Chadliz, I completely agree that cost is too high. But I remember this same discussion about 10-12 years ago regarding sd dvd vs. vhs. True quality dvd had better quality but cost difference was huge. I think as more options with br 2.0 are available and cost comes down opinions will change. In the meantime I buy used on ebay for $10-12 max.
The cost may be high if you buy retail but if you're that cost sensitive just wait until the inevitable Amazon discounts, particularly B2G1 which leave you with Blu-Rays typically at $15-18/each.
While my NEC Plazma is 720P I feed it Blu Ray at 1080P (which it can handle via either component or HDMI) and the Blu Ray format is so much better that I will always check the Blu Ray offerings at Netflix before going standard.
What isn't plummeting?????????????????
blu ray costs are coming down
you have to shop around and amazon pre orders are great
rentals are a great way to screen quality
as are the avs blu ray forums (sometimes too critical)

blu ray on a projector may not be as fabulous as on a good plasma - Pioneer Kuro or Panasonic the medium you'll see the most difference on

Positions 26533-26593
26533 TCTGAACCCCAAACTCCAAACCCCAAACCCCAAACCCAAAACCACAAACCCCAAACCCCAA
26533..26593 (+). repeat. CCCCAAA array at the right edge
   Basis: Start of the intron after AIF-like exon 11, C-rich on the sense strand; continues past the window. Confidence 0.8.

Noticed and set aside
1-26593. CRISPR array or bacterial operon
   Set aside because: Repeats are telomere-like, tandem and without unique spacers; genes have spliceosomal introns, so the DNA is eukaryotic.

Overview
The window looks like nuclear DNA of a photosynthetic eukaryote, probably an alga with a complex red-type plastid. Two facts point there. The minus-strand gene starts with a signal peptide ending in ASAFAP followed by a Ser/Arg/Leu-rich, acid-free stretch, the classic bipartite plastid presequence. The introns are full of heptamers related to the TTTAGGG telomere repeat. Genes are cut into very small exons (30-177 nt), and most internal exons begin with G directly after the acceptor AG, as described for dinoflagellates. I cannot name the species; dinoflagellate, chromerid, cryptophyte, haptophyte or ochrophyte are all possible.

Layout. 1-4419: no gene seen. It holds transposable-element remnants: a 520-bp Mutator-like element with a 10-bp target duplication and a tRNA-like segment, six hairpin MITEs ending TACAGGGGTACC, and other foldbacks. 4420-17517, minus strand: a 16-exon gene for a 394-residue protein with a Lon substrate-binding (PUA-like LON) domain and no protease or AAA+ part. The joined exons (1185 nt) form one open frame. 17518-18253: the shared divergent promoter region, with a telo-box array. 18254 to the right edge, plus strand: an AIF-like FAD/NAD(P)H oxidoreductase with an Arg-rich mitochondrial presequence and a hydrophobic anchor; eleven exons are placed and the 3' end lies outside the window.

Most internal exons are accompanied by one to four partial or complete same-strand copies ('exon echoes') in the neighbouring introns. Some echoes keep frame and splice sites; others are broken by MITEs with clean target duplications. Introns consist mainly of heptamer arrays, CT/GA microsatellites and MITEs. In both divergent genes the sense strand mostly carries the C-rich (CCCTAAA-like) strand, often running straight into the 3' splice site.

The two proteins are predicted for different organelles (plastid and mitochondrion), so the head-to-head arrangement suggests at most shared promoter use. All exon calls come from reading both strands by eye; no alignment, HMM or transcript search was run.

- the quality (unless the transfer is subpar) is very stunning and beats upsampled dvd
IMO opinion even many budget Projectors blow away the Plasma simply on scale, yes Plasma units like my dad's 58in
Panasonic look great but nothing is like a good movie on a reasonable Projector at 90+inches.
Well, if quantity is the only consideration then you'd be correct. However, some people are concerned about quality.
Bar81,.... I have a very nice 60 inch 1080p plasma in another room. It displays a beautiful picture in Blu-Ray. The same movie on my 240 inch diagonal projection screen is a much better movie experience....the 60 inch plasma is not even close. Much more quantity with outstanding quality and a quantum leap in immersion equals a much better home theater experience. Bigger is better......that's why the general public still goes to commercial theaters.
And some people don't go to the theater because as big as the screen is, the quality is generally crap. The fact that people go to theaters doesn't establish anything other than that people go to theaters.
Still, most movies were made to be projected. I have both Plazma and Projector and the really best movies are reserved for the projector.

Also, There is nothing like the Superbowl on HD being projected.